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A Journal on Pediatrics, Neonatology, Adolescent Medicine,
Child and Adolescent Psychiatry

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Minerva Pediatrica 2010 February;62(1):91-106

language: English

Current trends in cell therapy for pediatric acquired brain injury

Walker P. A., Harting M. T., Shah S. K., Cox C. S.

Departments of Pediatric Surgery and Pediatrics, University of Texas Medical School at Houston and Children’s Memorial Hermann Hospital, Houston, TX, USA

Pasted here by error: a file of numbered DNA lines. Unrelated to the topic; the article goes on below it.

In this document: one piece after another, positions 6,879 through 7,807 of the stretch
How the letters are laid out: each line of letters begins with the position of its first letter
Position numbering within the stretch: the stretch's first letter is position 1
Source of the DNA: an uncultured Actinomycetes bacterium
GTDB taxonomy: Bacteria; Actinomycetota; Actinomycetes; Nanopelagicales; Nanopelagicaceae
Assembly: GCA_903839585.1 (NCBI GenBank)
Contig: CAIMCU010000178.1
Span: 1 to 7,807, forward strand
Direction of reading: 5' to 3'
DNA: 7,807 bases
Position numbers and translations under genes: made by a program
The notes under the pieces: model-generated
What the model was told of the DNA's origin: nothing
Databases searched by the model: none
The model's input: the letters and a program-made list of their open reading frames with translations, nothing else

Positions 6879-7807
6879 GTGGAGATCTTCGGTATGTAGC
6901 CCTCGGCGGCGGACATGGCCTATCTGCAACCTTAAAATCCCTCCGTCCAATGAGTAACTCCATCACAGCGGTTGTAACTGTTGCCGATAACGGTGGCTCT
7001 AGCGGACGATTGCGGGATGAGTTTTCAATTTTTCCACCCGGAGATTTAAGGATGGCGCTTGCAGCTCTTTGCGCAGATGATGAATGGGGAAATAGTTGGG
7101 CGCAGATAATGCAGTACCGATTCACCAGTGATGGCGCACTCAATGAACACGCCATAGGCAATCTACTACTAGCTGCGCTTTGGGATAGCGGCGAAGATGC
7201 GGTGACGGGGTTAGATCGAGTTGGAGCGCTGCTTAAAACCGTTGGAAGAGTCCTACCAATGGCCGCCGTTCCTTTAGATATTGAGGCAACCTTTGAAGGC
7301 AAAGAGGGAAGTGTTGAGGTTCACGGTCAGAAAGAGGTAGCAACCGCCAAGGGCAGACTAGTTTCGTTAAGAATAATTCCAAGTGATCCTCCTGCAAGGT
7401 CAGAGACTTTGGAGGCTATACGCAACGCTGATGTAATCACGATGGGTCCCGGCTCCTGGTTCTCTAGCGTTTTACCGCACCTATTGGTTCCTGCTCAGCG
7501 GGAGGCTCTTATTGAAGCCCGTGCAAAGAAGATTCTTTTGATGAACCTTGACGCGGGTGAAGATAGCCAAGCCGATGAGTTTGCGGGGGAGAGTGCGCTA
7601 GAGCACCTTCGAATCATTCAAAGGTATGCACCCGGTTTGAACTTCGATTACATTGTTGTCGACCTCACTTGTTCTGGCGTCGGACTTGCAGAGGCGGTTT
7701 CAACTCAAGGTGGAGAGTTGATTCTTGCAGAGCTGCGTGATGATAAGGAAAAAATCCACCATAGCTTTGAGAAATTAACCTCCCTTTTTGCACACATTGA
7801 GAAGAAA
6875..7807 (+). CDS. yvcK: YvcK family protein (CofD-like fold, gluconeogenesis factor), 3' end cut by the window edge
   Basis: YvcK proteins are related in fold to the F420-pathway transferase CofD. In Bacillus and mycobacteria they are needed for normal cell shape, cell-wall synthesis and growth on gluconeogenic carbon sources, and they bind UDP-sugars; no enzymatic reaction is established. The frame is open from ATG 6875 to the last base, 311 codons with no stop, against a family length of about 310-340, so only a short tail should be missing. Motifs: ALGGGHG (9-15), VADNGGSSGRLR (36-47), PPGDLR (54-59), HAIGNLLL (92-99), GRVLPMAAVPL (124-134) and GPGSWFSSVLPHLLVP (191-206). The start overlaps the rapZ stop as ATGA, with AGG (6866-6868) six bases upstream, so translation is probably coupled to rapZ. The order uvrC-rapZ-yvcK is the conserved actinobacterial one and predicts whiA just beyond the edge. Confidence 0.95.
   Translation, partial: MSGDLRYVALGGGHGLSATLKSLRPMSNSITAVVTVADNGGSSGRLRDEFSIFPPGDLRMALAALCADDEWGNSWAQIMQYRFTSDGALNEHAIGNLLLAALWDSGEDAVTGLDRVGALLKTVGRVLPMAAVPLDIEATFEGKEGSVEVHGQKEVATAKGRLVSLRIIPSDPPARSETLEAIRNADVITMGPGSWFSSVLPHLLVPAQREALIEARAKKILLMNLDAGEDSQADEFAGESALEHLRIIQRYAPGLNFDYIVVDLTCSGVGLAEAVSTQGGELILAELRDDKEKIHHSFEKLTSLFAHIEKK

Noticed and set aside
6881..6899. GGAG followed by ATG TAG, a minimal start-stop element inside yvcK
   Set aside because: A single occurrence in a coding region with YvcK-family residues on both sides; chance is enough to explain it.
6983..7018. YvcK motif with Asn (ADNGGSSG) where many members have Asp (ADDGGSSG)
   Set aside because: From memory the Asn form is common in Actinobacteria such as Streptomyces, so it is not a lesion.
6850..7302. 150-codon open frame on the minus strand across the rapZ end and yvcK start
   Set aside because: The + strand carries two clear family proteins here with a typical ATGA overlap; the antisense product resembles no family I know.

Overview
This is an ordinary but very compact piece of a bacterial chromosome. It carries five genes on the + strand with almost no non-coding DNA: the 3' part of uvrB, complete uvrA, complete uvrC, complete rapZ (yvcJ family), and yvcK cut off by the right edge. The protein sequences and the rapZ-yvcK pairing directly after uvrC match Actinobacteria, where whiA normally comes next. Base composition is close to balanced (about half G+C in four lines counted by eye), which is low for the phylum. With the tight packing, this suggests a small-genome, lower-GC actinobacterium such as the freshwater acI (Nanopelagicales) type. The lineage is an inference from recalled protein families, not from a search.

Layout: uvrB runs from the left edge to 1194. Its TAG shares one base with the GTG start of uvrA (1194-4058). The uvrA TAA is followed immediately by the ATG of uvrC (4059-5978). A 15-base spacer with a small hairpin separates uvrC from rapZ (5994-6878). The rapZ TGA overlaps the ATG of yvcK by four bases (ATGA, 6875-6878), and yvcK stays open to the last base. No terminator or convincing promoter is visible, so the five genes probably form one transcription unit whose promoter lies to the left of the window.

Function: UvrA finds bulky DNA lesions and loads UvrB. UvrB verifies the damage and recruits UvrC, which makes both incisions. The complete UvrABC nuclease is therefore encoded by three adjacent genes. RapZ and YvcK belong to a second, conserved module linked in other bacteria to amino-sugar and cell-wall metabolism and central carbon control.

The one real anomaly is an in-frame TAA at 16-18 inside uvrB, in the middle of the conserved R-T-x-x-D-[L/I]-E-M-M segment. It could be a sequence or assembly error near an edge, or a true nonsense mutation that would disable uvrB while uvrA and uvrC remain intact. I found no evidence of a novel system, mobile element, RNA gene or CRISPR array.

Pediatric traumatic brain injury (TBI) represents a major burden on healthcare worldwide. In the United States, TBI accounts for 435000 Emergency Department visits, 37000 hospital admissions, and approximately 2500 deaths each year. While aggressive early rehabilitation has shown some functional improvement, the acute care of TBI with focus on controlling intracranial pressure while maintaining adequate cerebral perfusion has not shown the ability to reverse neuronal injury on either a cellular or subcellular level. Preliminary investigation into the use of cell therapeutics has shown promise for the treatment of TBI in animal models. While progenitor cells may potentially act via altering the intracerebral milieu (modulation of inflammatory response and trophic factor secretion), the exact mechanism remains controversial. In addition, traditional delivery vehicles (intravenous, intra-arterial, intrathecal injections, and direct implantation) have shown significant barriers to translation coupled with inconsistent results. Therefore, investigation into novel delivery vehicles such as nanofiber scaffolds and hydrogels could enhance transplant cell viability, engraftment, and efficacy. Overall, a large amount of preclinical work remains to clearly define optimal progenitor cell type, dosage, and delivery vehicle. The optimal therapeutic benefit may be seen using a combination of therapies (controlled hypothermia, hypertonic therapy, and/or cellular therapeutics) to attack the complex pathophysiology of TBI at multiple points.

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